Mr. Esler also embraces technology in his classroom. He recognizes that students in the 21st Century know technology and use it every day. But as a teacher, he emphasizes that students must learn to use technology responsibly. He shows students how technology can be used to address many environmental and scientific challenges we are facing in the world today, such as access to clean drinking water or the development of renewable energy sources.

As Idaho’s Teacher of the Year, and our state’s nominee for National Teacher of the Year, Mr. Esler says he will work to inspire students and teachers to make better use of technology in the classroom and outside of the classroom as they learn about science and the natural world.  It is clear he has already accomplished this within his own classroom. I know I am excited to learn from what Mr. Esler has learned and share his best practices with the rest of the state. 

Thursday, November 7, 2013


The following are Superintendent Luna’s prepared remarks to the Idaho School Boards Association at its annual conference on November 7, 2013.

Thank you for inviting me to be here today. You play a vital leadership role in your school districts and your communities. Your leadership is evident now more than ever.

Your Executive Director Karen Echeverria has gained the respect and trust of legislators and policy makers. Last legislative session, Karen’s efforts, and the leadership of your executive committee, played the key role in passing critical legislation securing for elected school boards the tools they need to manage the affairs of their local schools. You are well served and well represented by Karen and her staff.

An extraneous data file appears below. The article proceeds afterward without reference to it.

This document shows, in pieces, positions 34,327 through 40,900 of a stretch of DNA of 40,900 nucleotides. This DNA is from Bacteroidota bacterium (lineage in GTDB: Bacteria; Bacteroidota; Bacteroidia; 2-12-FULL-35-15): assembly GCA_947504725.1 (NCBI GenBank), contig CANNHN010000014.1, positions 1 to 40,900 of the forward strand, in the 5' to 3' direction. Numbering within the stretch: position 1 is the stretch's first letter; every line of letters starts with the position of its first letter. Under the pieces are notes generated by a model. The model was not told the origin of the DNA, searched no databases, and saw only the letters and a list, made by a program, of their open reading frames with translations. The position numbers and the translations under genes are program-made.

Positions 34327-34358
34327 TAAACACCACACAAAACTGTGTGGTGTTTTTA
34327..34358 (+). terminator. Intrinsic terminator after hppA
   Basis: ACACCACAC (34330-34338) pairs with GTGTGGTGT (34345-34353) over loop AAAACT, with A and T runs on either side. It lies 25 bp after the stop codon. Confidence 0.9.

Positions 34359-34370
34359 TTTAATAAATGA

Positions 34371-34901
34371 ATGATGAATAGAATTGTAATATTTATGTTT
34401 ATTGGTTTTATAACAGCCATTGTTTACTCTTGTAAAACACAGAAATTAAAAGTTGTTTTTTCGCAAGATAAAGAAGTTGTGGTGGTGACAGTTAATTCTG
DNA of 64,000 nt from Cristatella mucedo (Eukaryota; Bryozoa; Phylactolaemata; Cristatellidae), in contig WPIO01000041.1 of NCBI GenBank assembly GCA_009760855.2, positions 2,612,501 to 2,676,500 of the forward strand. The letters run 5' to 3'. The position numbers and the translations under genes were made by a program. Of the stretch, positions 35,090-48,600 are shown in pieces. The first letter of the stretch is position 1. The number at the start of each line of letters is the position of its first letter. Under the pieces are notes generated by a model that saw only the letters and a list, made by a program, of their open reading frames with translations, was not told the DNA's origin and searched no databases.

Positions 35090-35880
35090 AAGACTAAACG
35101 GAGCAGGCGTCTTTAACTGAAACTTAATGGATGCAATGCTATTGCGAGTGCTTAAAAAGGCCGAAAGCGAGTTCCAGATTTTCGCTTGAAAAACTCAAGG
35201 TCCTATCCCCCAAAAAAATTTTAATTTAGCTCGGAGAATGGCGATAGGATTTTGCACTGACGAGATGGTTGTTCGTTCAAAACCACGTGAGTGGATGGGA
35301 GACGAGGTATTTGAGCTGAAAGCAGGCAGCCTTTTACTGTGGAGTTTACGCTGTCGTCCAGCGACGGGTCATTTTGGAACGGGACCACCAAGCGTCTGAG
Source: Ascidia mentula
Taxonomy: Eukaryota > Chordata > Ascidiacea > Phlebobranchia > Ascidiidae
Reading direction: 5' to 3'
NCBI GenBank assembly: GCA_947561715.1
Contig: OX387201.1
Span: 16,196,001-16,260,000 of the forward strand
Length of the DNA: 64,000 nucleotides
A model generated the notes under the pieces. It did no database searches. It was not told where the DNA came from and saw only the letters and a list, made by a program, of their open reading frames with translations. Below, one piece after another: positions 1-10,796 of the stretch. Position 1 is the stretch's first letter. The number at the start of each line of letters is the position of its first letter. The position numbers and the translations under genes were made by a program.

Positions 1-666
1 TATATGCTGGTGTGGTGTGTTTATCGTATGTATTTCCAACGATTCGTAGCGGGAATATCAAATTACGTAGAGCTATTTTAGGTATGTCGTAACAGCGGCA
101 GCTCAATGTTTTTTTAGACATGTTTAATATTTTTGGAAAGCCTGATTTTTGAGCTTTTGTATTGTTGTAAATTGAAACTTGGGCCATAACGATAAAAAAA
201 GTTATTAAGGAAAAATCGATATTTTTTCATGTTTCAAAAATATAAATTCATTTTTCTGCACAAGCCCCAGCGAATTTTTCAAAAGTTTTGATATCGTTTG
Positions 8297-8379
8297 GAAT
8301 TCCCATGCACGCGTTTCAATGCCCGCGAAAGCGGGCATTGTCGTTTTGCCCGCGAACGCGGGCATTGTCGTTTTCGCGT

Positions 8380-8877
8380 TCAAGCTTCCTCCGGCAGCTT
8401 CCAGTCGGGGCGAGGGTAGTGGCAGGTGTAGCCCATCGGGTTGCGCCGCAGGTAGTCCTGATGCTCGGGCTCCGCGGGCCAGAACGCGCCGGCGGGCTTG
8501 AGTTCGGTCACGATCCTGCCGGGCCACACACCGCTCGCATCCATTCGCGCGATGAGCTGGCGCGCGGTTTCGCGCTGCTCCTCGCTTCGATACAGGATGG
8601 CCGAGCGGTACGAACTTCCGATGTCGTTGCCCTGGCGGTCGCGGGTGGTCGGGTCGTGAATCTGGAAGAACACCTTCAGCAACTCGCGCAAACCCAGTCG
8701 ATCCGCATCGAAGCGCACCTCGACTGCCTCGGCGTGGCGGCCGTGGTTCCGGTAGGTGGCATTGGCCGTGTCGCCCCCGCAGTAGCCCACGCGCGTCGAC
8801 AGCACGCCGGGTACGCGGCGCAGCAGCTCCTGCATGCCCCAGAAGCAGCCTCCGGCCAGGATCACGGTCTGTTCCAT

Your participation in the Task Force for Improving Education was also critical. Two months ago, a statewide Task Force of education stakeholders published 20 recommendations for how Idaho can improve its public education system to ensure every child graduates from high school prepared to pursue their dreams. I support and strongly endorse all 20 recommendations, from restoring operational funds to increasing dual credit and AP opportunities for all high students, and from phasing in a career ladder to upgrades in technology for all students. All of these recommendations are vital, and together, they create a comprehensive plan for improving our schools.

I could talk passionately about each one, but today I will focus my remarks on just one the 20 recommendations. That is the Task Force’s endorsement of the Idaho Core Standards.

In 2011, Idaho voluntarily adopted these higher academic standards in math and English language arts to raise the bar for Idaho students. This year, $20 million is being spent to provide the professional development and assistance in implementing the standards. Professional development must be ongoing and increase next year and forward.

Now, why adopt higher standards? Right, we have a higher graduation rate at about 90%. We also see that more than 90% of our students are proficient in reading, and more than 80% are proficient in math while they are in grades K-12. Yet, just three months later, of those students who go on to education after high school, nearly half of them have to take remedial courses once they get there.

If more than 90% are proficient in reading and more than 80% are proficient in math before they graduate, then it is obvious our standards are too low. We have to raise our standards.